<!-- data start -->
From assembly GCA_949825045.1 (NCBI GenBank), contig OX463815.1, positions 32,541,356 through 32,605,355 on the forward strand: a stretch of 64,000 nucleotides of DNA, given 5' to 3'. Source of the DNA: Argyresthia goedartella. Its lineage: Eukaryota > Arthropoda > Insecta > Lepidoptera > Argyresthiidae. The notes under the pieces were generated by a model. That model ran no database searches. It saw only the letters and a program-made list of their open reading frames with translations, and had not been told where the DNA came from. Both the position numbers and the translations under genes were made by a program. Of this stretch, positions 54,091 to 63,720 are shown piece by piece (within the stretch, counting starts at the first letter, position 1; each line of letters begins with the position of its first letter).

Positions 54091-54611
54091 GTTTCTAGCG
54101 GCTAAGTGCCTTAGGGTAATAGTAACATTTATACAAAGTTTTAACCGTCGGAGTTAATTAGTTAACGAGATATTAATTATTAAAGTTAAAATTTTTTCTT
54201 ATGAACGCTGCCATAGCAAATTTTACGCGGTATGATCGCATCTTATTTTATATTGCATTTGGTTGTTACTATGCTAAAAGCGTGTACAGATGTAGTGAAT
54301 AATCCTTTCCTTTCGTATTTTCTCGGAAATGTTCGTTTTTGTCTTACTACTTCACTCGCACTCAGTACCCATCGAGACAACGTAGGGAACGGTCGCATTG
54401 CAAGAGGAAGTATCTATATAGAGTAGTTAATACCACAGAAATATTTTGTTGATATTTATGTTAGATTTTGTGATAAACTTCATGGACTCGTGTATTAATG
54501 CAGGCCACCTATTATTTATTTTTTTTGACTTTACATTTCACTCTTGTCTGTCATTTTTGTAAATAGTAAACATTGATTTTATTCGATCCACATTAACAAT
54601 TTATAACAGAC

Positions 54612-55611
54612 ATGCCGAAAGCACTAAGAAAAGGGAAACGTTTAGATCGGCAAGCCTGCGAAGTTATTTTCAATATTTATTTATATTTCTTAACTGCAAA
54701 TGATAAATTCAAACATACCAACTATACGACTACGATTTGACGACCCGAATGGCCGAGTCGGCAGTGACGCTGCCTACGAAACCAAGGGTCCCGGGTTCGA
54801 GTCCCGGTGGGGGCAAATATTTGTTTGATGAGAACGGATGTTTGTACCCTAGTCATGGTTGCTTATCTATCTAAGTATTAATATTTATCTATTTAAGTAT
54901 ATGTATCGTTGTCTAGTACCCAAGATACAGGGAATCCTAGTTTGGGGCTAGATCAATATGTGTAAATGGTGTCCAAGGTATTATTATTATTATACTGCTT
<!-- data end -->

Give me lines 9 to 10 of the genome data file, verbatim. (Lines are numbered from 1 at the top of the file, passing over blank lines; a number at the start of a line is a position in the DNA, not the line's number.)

54601 TTATAACAGAC

Positions 54612-55611